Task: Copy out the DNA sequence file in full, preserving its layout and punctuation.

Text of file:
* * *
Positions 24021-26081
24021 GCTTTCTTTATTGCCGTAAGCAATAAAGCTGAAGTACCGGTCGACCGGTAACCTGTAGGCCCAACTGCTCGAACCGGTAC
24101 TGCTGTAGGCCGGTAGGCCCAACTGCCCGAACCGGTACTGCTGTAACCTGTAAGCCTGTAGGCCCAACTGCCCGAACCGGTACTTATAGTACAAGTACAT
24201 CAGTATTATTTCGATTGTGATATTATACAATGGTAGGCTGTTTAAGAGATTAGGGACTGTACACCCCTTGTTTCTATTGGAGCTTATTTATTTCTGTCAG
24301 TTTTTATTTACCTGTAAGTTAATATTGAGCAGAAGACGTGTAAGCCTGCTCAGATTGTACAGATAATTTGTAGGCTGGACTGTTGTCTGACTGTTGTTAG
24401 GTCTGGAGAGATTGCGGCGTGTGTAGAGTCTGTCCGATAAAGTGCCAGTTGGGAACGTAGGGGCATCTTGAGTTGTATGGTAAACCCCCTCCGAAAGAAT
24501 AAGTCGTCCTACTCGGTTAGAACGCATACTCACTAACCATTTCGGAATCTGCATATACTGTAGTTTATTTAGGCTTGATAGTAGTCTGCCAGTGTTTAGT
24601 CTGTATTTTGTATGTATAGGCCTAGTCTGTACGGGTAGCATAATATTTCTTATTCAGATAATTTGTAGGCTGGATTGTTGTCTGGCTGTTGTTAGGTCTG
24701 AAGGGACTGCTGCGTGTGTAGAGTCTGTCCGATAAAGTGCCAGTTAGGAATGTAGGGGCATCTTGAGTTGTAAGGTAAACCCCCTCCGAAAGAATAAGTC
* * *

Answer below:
Positions 24021-26081
24021 GCTTTCTTTATTGCCGTAAGCAATAAAGCTGAAGTACCGGTCGACCGGTAACCTGTAGGCCCAACTGCTCGAACCGGTAC
24101 TGCTGTAGGCCGGTAGGCCCAACTGCCCGAACCGGTACTGCTGTAACCTGTAAGCCTGTAGGCCCAACTGCCCGAACCGGTACTTATAGTACAAGTACAT
24201 CAGTATTATTTCGATTGTGATATTATACAATGGTAGGCTGTTTAAGAGATTAGGGACTGTACACCCCTTGTTTCTATTGGAGCTTATTTATTTCTGTCAG
24301 TTTTTATTTACCTGTAAGTTAATATTGAGCAGAAGACGTGTAAGCCTGCTCAGATTGTACAGATAATTTGTAGGCTGGACTGTTGTCTGACTGTTGTTAG
24401 GTCTGGAGAGATTGCGGCGTGTGTAGAGTCTGTCCGATAAAGTGCCAGTTGGGAACGTAGGGGCATCTTGAGTTGTATGGTAAACCCCCTCCGAAAGAAT
24501 AAGTCGTCCTACTCGGTTAGAACGCATACTCACTAACCATTTCGGAATCTGCATATACTGTAGTTTATTTAGGCTTGATAGTAGTCTGCCAGTGTTTAGT
24601 CTGTATTTTGTATGTATAGGCCTAGTCTGTACGGGTAGCATAATATTTCTTATTCAGATAATTTGTAGGCTGGATTGTTGTCTGGCTGTTGTTAGGTCTG
24701 AAGGGACTGCTGCGTGTGTAGAGTCTGTCCGATAAAGTGCCAGTTAGGAATGTAGGGGCATCTTGAGTTGTAAGGTAAACCCCCTCCGAAAGAATAAGTC